Founded in Bautzen, Saxony, as an iron foundry in 1867, and eventually relocated to Salach, Baden-Württemberg, in southern Germany, where it branched out into lathes and other specialty machines — and where it is still headquartered today — EMAG is a global entity with a heavy presence in every conceivable industrial market, both geographically and in terms of activity. This includes facilities in China, Japan, Korea, Russia, India, Mexico, and Brazil, among many others, with a host of complementary specialized brands that have been acquired over the years (see sidebar). It established its North American headquarters in 1980, where it oversees operations in the United States and Canada from Farmington Hills, Michigan.
According to Kirk Stewart, vice president of sales, North America, the network for which he is responsible provides insights into the way the company conducts its business around the world. “We take a three-pronged approach,” he explains. “We don’t work through third party sales channels. All the members of our sales team are EMAG employees. First, we have a regional sales force of nine specialists centrally located throughout the United States and Canada. Then we have three key account managers who work directly with our large automotive customers, and finally a technical sales force that’s dedicated to electro chemical machining, particularly for aerospace applications.”
This structure is a result of the company’s very DNA, if you will. From the very beginning, EMAG has been known for its turnkey solutions, working directly with customers to tailor its machine tools to their exact specifications. Taking the United States as an example, in the 1990s through the early 2000s, EMAG was heavily involved with the automotive industry, working closely with OEMs and Tier 1 engineers on design variations that would allow them to meet their production goals in terms of quality, throughput, and technical machine specifications. This hands-on approach remains deeply ingrained the company’s customer service philosophy, Stewart says.
At the same time, market needs shift, and in 2011 EMAG recognized a growing demand for machine tools that could ship quickly, at a lower price point, and therefore within range to a broader field of manufacturers. The machines, known as the “modular standard” line, could be stocked anywhere in the world, are available for immediate shipment, ready to be plugged in and put to work. By 2014, these machine tools were being sold around the world, and EMAG was seeing approximately 30 percent of its U.S. sales coming from operations with fewer than 100 employees; a figure it had never seen before. This standardization has led to lower build costs for the OEM, and quicker delivery for its customers, among other benefits — making the machines available to a different subset of the market. And the broadening customer base has resulted in new experiences for EMAG with materials including Inconel and titanium. This added material knowledge will be applied to future jobs, expanding the range of EMAG’s expertise.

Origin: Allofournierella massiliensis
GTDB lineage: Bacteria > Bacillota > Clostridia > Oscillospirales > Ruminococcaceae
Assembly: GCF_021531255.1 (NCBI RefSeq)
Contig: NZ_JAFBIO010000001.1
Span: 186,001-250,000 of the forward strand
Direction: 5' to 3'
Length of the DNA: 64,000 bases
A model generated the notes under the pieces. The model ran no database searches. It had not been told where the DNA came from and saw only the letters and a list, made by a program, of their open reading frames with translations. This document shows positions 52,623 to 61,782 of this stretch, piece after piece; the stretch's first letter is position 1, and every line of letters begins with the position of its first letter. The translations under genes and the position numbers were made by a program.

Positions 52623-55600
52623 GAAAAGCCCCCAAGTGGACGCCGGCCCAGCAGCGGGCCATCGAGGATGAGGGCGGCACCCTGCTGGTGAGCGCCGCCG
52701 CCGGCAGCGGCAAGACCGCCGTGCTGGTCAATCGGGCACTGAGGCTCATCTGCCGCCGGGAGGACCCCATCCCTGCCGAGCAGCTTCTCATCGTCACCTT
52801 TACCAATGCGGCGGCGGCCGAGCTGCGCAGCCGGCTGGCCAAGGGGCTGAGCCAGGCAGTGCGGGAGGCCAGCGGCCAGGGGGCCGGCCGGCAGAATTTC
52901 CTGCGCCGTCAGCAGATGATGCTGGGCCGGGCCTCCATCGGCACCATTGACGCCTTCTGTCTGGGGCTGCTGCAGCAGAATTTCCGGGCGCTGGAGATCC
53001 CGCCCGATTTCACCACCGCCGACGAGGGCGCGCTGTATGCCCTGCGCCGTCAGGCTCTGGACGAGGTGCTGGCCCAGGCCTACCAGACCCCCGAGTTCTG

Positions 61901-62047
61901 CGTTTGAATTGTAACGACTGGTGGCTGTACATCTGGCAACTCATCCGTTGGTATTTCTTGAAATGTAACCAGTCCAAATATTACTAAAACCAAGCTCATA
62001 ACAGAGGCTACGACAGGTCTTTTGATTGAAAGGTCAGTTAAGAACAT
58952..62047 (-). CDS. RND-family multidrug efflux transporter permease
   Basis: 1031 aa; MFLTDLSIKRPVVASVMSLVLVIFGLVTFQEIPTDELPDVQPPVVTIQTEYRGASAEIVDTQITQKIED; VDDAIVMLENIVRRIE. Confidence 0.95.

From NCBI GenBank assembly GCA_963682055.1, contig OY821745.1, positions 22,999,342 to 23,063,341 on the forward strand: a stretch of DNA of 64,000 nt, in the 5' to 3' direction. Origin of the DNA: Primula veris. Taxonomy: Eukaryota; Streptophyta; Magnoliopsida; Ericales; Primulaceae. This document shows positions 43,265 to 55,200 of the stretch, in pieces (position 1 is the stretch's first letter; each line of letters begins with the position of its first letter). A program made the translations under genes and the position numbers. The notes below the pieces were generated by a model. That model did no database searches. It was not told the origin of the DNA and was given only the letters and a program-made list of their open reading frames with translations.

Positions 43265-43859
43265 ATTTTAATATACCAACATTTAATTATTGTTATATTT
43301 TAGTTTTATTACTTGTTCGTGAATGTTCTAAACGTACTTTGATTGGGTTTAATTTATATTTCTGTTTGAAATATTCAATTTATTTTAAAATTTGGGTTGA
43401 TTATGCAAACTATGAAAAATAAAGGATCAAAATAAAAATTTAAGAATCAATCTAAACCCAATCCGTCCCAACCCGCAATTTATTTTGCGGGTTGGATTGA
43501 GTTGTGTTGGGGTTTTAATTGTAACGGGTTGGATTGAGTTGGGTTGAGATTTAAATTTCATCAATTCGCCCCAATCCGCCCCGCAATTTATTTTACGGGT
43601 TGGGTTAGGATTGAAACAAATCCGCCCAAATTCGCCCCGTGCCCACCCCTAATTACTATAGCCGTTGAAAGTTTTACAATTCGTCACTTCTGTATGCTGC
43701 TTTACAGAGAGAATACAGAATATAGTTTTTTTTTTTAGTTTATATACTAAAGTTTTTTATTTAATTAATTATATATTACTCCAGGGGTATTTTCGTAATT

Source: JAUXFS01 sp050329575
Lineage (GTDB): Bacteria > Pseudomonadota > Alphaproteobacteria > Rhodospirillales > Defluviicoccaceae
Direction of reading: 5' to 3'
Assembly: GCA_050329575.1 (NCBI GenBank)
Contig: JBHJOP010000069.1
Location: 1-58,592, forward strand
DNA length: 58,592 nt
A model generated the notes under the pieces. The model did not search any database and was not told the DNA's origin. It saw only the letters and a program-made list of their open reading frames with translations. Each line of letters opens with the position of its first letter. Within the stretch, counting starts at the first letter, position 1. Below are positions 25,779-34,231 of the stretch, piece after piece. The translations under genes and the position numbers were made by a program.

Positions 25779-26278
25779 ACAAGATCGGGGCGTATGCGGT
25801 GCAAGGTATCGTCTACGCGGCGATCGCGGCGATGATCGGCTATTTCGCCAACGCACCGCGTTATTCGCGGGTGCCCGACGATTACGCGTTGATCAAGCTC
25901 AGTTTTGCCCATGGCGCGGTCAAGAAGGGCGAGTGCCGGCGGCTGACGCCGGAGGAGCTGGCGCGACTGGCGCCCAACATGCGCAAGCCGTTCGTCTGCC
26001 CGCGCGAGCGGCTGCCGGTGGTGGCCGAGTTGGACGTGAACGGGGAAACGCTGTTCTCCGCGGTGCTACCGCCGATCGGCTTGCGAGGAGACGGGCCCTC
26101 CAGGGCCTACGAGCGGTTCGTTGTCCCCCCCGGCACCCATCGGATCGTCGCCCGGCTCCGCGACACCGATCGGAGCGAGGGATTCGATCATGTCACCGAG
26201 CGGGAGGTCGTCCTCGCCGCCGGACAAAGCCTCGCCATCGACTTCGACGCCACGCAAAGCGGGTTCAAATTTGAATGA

Another service EMAG provides is a “systems division” that can provide customers with assistance in integrating multiple EMAG machines and technologies, as well as whatever peripheral devices they might need for a custom cell or production line, whether that be a washer, polisher, or marker. If additional components are necessary, the company will offer the customer its choice of third-party OEM for the necessary pieces of equipment, or it will choose from its list of established vendors, in order to deliver a complete turnkey system that is production ready.
Looking to the future, Stewart sees many possibilities for growth, but has seen particular customer interest in the area of lasers. “We have come to find that ‘laser cleaning’ of seams prior to gluing or welding presents a superior alternative to aqueous cleaning, preparing the surface more thoroughly in order to achieve a stronger, more secure bond. We’re also excited about laser hardening for a number of reasons. First of all, the process really does a good job on parts with complex geometries, penetrating all the angles and channels that other methods might miss, and you also have more control over the exact point or area you’re targeting. This is especially important for thin-wall structures, where the goal is to decrease the overall weight of the part while maintaining strength.”
Whether EMAG is attending IMTS or EMO — or any of the dozens of expos where it’s found around the world each year — Stewart says the company’s capability’s and expertise make it a pleasure to continue to update systems for existing customers and to begin relationships with new ones. “Whether we’re talking about the milling and turning of round parts or the induction hardening of powertrain components, we’re in a position to have a ‘complete process’ discussion, that allows you to perform every necessary operation onsite.
Brands within the EMAG Group:
EMAG: Turning, Milling, Drilling
Reinecker: Internal Precision Grinding
Karstens: External Cylindrical Grinding
Kopp: Camshaft Grinding
Naxos-Union: Crankshaft Grinding
KOEPFER: Gear Hobbing
LaserTec: Joining and Laser Welding
ECM: Electro Chemical Machining
eldec: Induction Hardening
Richardon: Power Skiving